|Year : 2020 | Volume
| Issue : 2 | Page : 139-143
Rare cancers in India: A road less travelled
HS Darling1, Sameer Rastogi2
1 Department of Medical Oncology and Hemato-oncology, Narayana Superspeciality Hospital, Gurugram, Haryana, India
2 Department of Medical Oncology, All India Institute of Medical Sciences, New Delhi, India
|Date of Submission||01-May-2019|
|Date of Decision||21-May-2019|
|Date of Acceptance||15-Jun-2019|
|Date of Web Publication||29-Apr-2020|
H S Darling
Department of Medical Oncology and Hemato-oncology, Narayana Superspeciality Hospital, Gurugram, Haryana
Source of Support: None, Conflict of Interest: None
Globally, rare cancers as a group are commoner than any single common cancer. They represent an unmet medical need, and this issue gets further amplified in India due to various reasons, including the limited accessibility of healthcare system to the population at large. The scarce available data yet only represents the tip of the iceberg, due to poor registration and incomplete medical cover. Rare cancers, as a consequence, are driven further away from attention of the policy.makers and financial authorities. Poor research prospectives and lesser administrative support restrict the research in this field. There is an urgent need for initiating studies exclusively on rare cancers in India, considering their prevalence and deprived management, as many countries are already pursuing work in this field. All such inadequacies ultimately affect the patient outcomes. In this review, after discussing these aspects, we suggest a stepwise approach to improve the care of rare cancers in India.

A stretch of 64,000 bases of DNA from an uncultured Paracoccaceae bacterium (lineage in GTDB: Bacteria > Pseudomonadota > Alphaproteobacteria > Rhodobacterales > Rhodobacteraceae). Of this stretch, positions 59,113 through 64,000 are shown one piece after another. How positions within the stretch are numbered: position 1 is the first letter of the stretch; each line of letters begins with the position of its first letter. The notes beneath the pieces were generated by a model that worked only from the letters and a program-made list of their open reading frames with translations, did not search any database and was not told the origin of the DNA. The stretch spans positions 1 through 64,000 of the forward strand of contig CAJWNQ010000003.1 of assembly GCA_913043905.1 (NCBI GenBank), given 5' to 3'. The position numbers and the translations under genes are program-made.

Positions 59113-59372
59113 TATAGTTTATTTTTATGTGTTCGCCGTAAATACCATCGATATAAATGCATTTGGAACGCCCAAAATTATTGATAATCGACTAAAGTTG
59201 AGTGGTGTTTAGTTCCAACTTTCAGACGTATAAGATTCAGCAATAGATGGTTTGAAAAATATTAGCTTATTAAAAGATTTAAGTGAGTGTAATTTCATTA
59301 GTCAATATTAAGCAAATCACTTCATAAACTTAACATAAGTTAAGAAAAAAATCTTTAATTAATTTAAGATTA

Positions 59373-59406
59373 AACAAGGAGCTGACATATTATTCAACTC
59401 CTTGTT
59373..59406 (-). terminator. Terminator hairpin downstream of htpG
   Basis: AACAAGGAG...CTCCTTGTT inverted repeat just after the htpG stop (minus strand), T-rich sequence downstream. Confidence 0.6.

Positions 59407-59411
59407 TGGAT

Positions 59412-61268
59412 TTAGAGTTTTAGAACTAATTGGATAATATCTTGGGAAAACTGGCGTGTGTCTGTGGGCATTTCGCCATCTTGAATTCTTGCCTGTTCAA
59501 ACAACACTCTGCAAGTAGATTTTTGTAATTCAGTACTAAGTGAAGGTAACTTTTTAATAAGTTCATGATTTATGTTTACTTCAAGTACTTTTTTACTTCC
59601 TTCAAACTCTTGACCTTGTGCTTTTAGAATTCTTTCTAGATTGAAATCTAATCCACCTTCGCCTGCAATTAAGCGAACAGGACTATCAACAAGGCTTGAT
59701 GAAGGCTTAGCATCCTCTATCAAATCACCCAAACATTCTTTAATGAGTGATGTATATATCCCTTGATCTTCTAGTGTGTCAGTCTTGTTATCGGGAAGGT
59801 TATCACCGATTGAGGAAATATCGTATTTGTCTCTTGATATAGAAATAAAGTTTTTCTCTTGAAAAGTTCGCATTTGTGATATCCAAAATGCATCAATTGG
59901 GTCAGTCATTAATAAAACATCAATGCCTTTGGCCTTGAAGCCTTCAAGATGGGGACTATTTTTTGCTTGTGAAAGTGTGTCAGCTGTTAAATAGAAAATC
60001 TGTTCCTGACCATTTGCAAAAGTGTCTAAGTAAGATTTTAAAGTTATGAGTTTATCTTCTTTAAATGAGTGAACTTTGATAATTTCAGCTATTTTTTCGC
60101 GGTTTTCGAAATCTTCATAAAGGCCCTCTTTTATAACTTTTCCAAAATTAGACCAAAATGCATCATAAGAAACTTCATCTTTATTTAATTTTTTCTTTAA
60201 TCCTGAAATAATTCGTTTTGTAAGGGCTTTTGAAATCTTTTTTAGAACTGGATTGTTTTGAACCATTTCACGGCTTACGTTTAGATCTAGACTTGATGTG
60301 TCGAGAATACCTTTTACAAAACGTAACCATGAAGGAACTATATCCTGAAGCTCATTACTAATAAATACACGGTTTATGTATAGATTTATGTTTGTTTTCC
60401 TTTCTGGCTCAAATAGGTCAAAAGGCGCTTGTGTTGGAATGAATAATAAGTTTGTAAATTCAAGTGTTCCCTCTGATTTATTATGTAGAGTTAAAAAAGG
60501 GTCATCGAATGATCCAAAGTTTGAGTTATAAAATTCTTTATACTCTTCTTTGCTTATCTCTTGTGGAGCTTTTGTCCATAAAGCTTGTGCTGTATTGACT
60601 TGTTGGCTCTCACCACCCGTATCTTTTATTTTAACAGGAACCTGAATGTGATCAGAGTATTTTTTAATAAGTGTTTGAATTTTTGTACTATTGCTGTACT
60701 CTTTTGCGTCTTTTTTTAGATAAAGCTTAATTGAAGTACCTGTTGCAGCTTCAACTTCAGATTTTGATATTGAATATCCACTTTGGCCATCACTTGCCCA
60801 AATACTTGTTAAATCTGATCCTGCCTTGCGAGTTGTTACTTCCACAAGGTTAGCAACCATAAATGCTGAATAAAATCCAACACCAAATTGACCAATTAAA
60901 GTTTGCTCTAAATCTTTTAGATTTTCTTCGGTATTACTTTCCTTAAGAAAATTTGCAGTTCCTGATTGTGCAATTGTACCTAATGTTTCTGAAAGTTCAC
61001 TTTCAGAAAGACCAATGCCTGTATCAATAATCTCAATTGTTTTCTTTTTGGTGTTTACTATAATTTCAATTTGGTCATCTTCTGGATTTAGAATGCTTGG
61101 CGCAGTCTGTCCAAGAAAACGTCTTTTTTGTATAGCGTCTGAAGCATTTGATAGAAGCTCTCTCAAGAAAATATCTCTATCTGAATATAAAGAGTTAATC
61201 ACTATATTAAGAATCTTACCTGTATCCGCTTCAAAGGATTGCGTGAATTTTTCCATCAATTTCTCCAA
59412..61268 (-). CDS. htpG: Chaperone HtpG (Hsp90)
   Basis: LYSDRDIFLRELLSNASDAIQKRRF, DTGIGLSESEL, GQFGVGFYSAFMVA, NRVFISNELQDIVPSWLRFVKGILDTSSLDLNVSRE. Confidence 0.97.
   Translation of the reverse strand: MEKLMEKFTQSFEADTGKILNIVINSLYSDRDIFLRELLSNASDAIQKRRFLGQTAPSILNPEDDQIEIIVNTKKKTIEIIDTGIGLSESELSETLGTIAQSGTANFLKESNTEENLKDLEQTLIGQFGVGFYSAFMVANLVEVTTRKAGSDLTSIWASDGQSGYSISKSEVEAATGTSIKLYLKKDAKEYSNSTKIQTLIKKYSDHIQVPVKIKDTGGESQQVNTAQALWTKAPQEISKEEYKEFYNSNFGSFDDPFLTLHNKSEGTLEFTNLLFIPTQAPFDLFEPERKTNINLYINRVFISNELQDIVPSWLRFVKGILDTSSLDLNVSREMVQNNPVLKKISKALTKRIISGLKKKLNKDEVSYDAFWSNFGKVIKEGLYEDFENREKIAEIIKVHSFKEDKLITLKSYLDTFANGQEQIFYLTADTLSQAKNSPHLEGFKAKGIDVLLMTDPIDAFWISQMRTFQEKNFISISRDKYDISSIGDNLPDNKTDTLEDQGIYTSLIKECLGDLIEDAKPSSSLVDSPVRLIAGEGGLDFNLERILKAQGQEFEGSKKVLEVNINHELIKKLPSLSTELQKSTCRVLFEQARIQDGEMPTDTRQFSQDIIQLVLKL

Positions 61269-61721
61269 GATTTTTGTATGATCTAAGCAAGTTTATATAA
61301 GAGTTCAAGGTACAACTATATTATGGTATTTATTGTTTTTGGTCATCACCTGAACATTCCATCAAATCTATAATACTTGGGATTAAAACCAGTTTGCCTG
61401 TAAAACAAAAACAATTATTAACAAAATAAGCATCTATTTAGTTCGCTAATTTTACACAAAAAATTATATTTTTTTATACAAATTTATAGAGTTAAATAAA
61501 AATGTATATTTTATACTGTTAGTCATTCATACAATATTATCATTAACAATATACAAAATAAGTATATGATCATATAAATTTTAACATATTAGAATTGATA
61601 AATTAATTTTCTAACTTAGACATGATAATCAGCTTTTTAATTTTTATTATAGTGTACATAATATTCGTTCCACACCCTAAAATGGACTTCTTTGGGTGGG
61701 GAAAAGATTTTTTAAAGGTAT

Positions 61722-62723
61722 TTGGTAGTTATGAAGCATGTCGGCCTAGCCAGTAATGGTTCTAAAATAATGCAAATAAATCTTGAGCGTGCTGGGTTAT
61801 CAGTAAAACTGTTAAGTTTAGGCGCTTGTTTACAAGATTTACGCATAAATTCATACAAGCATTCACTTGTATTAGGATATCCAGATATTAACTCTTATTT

Keywords: Clinical trials, definition, healthcare, incidence, India, rare cancers
|How to cite this article:|
Darling H S, Rastogi S. Rare cancers in India: A road less travelled. Indian J Cancer 2020;57:139-43
| » Introduction|| |